THE FIRST TIME
Color, 1978, 71m.
Directed by Anthony Spinelli
Starring Mimi Morgan, Suzanne French, Sonya Spizer, Joey Silvera, Blair Harris, Jack Wright
Color, 1976, 71m.
Directed by Anthony Spinelli
Starring Linda Wong, Peter Johns, Michael Zarilla, Dory Devon, Christine Kelly, Jeff Lyle, Jon Martin
Vinegar Syndrome (DVD) (US R0 /NTSC) / WS (1.85:1) (16:9)
Perhaps the prototypical adult film director of the industry's late '70s/early '80s heyday was the late Anthony Spinelli, who struck gold with films like Talk Dirty to Me, Cry for Cindy, Easy, and Vista Valley PTA. A perfect example of the classy Spinelli treatment is The First Time, whose shimmering opening credits over a woman's lips being made up to a soft pop theme song sets the tone for a soapy sex saga from Essex.
Our heroine is Sue Morris (Mimi Morgan, credited here as "Morga"), first seen in the throes of passion on a bed with familiar '70s star Blair Harris. Suddenly it becomes clear that this is actually a porn film shoot, and they abruptly stop to take a break for a set up change. She claims this is her first adult film despite the fact that she seems unusually comfortable in front of the camera; "You must've had a really dynamite fantasy going," Harris observes before she turns him down for a date. As she relaxes in her dressing room, we find out in flashbacks how she got there, including a turbulent domestic life with Jan (Silvera) who refuses to get a job and expects her phone company wages to carry them through. Naturally that means she has to turn to making dirty movies, and on the set she strikes up a rapport with Jake (Wright), a lawyer who owns the house being used for the film shoot and hosts swing parties twice a week. Sue and Jan decide to check it out, which leads to partner swapping, sapphic experimentation, and a somewhat twisted finale involving drugging and a menage a trois.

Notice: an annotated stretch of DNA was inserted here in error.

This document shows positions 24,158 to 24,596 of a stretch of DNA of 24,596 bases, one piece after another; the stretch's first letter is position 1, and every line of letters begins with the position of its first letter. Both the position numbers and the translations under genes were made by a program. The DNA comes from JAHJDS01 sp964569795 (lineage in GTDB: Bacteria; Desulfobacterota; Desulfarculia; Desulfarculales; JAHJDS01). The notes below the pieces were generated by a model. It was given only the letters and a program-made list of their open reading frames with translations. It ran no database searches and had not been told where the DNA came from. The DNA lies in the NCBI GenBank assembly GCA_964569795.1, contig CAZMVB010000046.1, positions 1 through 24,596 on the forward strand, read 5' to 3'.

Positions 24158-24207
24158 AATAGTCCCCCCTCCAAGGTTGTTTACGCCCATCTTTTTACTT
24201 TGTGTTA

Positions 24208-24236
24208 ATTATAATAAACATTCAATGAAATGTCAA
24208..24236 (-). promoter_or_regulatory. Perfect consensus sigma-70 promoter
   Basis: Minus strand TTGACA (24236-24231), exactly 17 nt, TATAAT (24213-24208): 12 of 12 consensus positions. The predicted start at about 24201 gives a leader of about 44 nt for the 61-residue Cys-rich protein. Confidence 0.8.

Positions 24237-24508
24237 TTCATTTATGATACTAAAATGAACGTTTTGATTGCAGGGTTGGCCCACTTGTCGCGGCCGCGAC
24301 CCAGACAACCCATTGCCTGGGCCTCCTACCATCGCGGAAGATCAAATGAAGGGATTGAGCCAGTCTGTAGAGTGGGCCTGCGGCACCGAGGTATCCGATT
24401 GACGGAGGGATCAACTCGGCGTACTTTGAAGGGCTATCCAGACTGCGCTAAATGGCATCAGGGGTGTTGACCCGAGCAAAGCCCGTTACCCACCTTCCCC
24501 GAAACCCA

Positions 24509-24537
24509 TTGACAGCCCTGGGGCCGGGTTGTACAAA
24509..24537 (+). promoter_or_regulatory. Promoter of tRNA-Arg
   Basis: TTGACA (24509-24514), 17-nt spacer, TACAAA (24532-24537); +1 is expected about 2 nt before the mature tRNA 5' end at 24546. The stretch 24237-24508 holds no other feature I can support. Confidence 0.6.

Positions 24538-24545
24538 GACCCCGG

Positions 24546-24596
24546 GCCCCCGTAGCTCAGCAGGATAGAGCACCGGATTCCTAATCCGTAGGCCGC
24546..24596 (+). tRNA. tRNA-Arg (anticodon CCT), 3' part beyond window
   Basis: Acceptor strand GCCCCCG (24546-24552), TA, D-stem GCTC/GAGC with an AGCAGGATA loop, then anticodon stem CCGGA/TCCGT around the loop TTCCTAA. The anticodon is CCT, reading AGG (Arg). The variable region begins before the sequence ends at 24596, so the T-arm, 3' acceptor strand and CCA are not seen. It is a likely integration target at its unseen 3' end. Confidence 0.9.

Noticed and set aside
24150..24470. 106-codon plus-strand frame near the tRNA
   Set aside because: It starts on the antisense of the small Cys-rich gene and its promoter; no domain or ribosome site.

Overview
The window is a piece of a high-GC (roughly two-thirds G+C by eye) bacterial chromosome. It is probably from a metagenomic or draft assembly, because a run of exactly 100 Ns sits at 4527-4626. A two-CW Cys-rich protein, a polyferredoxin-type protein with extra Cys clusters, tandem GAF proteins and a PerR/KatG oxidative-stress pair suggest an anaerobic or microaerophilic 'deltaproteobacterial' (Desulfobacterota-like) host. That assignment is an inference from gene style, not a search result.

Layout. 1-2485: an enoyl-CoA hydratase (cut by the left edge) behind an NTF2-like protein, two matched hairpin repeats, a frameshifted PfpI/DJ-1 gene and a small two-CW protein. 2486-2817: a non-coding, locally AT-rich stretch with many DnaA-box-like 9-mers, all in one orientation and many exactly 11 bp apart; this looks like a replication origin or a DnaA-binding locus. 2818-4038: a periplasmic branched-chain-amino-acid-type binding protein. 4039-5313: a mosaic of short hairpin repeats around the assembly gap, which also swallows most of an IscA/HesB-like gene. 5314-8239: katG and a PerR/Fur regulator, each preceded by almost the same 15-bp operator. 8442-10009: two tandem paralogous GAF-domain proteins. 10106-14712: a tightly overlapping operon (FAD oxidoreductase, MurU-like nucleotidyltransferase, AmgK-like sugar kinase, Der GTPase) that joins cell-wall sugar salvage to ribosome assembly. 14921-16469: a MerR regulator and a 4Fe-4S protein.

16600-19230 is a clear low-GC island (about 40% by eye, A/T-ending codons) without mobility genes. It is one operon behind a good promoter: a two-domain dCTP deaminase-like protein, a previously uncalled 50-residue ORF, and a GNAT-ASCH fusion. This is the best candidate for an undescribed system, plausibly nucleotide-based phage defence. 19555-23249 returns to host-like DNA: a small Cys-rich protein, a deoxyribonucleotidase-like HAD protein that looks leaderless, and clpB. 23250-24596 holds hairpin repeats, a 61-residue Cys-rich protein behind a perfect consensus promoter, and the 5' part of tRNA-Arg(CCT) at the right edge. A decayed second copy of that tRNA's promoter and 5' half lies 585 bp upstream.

An industry vet at the time in films like Pretty Peaches and Femmes De Sade, Morgan wasn't really known as a leading lady but does a fine job here carrying almost all of the big scenes. It's a slick-looking production from top to bottom, certainly not among the most ambitious or groundbreaking films of the era but a perfectly polished entertainment with enough twists to keep things interesting. After a handful of VHS releases, TVX issued this on DVD with inexplicably doctored opening credits which have thankfully been restored on the 2013 Vinegar Syndrome, which also features a drastically superior anamorphic transfer. It looks pristine all the way and ranks with the best of their adult films to date, with the proper framing and far more accurate color scheme adding greatly to the experience.
Also on the same disc is another Essex production from Spinelli, Oriental Baby Sitter, which charts the sexual awaking of Linda Wong. "For an Oriental girl I knew I had rather large breasts," she says of her adolescence, which also includes a forced sexual encounter by a drunk creep who wants to fondle her on his sofa during her first babysitting gig. She soon realizes she's a raging sex fiend and makes out with one of her classmates (Martin) during a night out cruising on the weekend. Then she has a tryst with the man of the house (Lyle) for her next job, Mr. Harris, only for his wife (Devon) to find out and get a turn with her as well. She moves up to a cushy job working for a corporate executive but keeps on babysitting just to keep her, uh, skills sharpened.
That's pretty much it for the plot here, which is held together mainly by Wong narrating to the camera in a dead-eyed monotone. As you can tell from the title, this isn't the most PC film in the world (and the rinky dink Chinese restaurant music over the end credits solidifies that); however, it's still noteworthy as a vehicle for Wong, who holds center stage in most of the sex scenes and became a lasting star as a result of her appearance here. No one else really gets much of a chance to register as Spinelli's camera fixates on her for the majority of the running time, creating a steamy star vehicle whose entire concept is summed up right in its title. (And don't worry, there aren't any kids to be seen for a second in this movie.) Again this was issued from TVX in the past but really comes into its own here; apart from some print damage during the opening logos and a couple of ragged edits here and there, the original elements are in great shape and look like an entirely different film here.
Reviewed on November 10, 2013.